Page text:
Stress is a common problem, and one that can be a real drag. But it doesn’t have to be. A stress boad is a more serious condition that can be an on-going part of your life; it can even be worse than regular stress. It is a condition that causes you to feel deeply unhappy on a regular basis. A stress bon is a type of stress that can be very damaging to your health and to your life. This is a condition that you should be aware of and care about.

You know that dull ache that’s been stuck in the pit of your stomach for days? That nagging headache that won’t leave even after you’ve taken two ZzzQuil tablets? That feeling of being overwhelmed and stressed out? What causes that? Chances are, it’s called a stress-bod. If you’re sick of feeling awful, you owe it to yourself to stop it before it gets worse.

Health expert David Kessler, MD, MPH, has written a book called The End of Overeating: Taking Control of the Insatiable American Appetite , in which he claims that what we eat, and how much we eat, and how much we sleep and exercise, affects how we feel. He uses a simple exercise to help demonstrate his point—the stress bode , which asks people to respond to statements such as “I feel overwhelmed” with a number that represents how stressed they feel. Kessler and his co-author, Peter Cappadocia, draw on the experience of thousands of people to develop the following list of factors that affect our stress levels:

The majority of us believe we understand what stress is and how it feels:

  • When the sound of shattering glass wakes us up at 3 a.m., our hearts race.
  • We feel compelled to urinate five times before giving a presentation.
  • When our whole day goes wrong, a rage bomb goes off.

However, there is another kind of stress that may exist under the surface.

It’s what occurs within our bodies when we’re constantly subjected to the din of construction sounds, the fear of a pandemic, the scars of childhood trauma, or the never-ending demands of parenting, job, and money.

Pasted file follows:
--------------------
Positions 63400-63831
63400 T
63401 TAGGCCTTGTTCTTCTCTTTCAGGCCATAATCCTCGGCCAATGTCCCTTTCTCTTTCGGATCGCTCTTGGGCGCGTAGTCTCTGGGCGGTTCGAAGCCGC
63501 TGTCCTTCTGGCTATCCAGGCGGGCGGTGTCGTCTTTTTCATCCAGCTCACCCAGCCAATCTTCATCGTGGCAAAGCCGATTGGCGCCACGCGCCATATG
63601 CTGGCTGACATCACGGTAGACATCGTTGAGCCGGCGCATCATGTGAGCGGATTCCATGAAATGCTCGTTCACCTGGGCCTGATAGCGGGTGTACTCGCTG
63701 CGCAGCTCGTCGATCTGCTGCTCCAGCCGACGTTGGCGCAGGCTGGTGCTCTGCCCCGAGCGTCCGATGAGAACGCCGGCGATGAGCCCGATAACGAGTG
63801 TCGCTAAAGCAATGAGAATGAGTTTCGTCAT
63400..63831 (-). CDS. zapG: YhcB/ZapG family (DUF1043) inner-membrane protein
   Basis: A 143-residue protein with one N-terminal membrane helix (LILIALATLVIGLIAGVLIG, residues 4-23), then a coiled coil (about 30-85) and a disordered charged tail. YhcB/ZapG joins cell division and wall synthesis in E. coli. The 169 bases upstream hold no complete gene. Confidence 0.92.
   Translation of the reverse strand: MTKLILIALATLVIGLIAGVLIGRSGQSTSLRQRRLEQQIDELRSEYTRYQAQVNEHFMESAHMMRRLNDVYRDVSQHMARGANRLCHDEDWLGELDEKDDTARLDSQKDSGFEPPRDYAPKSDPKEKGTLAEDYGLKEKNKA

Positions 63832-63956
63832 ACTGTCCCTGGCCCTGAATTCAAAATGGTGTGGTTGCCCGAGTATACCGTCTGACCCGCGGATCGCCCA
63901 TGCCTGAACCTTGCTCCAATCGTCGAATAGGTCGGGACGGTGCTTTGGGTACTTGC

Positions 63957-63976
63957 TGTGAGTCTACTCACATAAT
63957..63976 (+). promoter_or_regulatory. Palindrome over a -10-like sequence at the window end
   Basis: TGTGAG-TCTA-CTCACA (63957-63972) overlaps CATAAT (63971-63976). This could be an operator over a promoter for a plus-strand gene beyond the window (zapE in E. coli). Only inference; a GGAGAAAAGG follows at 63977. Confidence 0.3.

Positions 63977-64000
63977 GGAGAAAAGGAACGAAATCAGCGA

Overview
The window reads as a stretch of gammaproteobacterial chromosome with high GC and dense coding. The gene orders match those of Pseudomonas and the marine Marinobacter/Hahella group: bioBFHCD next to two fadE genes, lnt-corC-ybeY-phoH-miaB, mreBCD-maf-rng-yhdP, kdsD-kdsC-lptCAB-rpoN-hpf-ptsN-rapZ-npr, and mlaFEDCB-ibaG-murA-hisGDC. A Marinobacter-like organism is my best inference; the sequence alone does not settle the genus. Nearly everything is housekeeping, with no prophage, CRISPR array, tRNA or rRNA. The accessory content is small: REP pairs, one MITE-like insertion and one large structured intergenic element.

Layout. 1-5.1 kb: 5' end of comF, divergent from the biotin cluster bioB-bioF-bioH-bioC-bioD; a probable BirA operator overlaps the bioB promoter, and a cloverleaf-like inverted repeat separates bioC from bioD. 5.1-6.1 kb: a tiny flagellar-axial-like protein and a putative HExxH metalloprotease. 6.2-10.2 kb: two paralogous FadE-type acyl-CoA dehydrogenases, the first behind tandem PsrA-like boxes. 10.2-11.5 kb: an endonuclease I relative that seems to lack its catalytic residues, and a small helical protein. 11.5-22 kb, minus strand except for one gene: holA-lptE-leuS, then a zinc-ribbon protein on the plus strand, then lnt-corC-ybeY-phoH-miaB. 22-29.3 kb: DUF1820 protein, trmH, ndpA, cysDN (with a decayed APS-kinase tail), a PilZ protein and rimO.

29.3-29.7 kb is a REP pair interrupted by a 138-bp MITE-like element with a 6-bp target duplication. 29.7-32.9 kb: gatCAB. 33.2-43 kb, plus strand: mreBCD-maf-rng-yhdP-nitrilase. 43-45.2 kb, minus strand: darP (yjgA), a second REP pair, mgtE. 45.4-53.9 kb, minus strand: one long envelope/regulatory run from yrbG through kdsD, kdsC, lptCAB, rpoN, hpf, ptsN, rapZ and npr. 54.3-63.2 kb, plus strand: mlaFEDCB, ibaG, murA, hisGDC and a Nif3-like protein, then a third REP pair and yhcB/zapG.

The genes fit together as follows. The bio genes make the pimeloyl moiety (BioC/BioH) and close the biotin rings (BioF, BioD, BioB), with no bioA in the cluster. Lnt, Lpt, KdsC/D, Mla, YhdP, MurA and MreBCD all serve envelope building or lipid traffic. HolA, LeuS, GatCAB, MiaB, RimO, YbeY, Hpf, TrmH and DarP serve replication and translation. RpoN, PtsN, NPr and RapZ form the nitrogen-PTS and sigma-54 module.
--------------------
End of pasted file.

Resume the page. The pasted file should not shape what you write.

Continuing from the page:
These concealed stresses may be so pervasive that we are oblivious to them. They’re a part of the scenery, blending in with our “normal.”

Hidden stresses, on the other hand, may wear us down over time, leaving us feeling confused, listless, fatigued, bloated, and painful.

This feeling of being on the verge of passing out was formerly referred to as “adrenal exhaustion.”

Chronic stress depletes the adrenal glands, decreasing their capacity to pump out the stress hormone cortisol, according to the adrenal-fatigue hypothesis. People were exhausted as a result of their adrenal exhaustion.

And it all seemed so plausible.

Then two physicians from Brazil’s Universidade Federal de So Paulo’s Adrenal and Hypertension Unit decided to investigate the study further. They came to the following conclusion after carefully analyzing and probing hundreds of holes in 58 different studies1:

There is no such thing as adrenal exhaustion. 

“Adrenal tiredness does not exist,” they said emphatically.

Doctors’ strongest arguments against the “adrenal exhaustion” theory: Cortisol levels were normal in the majority of individuals who were tested for the illness. To put it another way, their adrenal glands were far from exhausted.

So… What exactly is going on?

It all stems from a condition known as HPA axis dysfunction. 

In layman’s terms, HPA axis dysfunction implies the stress response isn’t working properly.

The acronym HPA stands for hypothalamic-pituitary-adrenal axis. And the term “axis” refers to how everything is linked together:

  1. The hypothalamus, a part of the brain, interprets stress by secreting a hormone called corticotropin secreting hormone (CRH).
  2. The pituitary gland is told to release adrenocorticotropin hormone by CRH (ACTH).
  3. The stress hormones cortisol and adrenaline are produced by the adrenal glands in response to ACTH.

When your adrenals have pumped out enough cortisol, they notify your brain, “We done our job,” and the stress response is turned off.

That’s how it’s meant to operate, at least.

However, when we are exposed to too many stresses in a short period of time, this delicate mechanism may fail.

Either your adrenals don’t inform your brain that “we done our job,” or your brain doesn’t receive the message. As a consequence, cortisol production remains active when it should be turned off.

Though additional study is required to fully understand that process, some functional medicine specialists think that the body becomes resistant to cortisol’s message as a result of the continuous deluge.

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The “Stress Bod,” as it’s known.

Let’s face it: hypothalamic-pituitary-adrenal axis dysfunction is a mouthful. That is why we refer to the condition as “Stress Bod.” (Yes, we came up with the term.) That seems to be the case.

Even after sleeping for more than 8 hours, we may not feel refreshed if we have a Stress Bod. As a result, we resort to energy-sustaining (and coping) drugs like coffee, sugar, salt, and fat.

And if we reject our bodies’ signals to “relax” and instead attempt to push through an intensive exercise, we’ll likely discover that we can’t do as many repetitions, lift as much weight, or run as fast as we once could.

We may even get ill or harmed.

And if we’re the kind of individuals who keep track of things like morning heart rate and temperature, we’ll note that the one is rising while the second is down.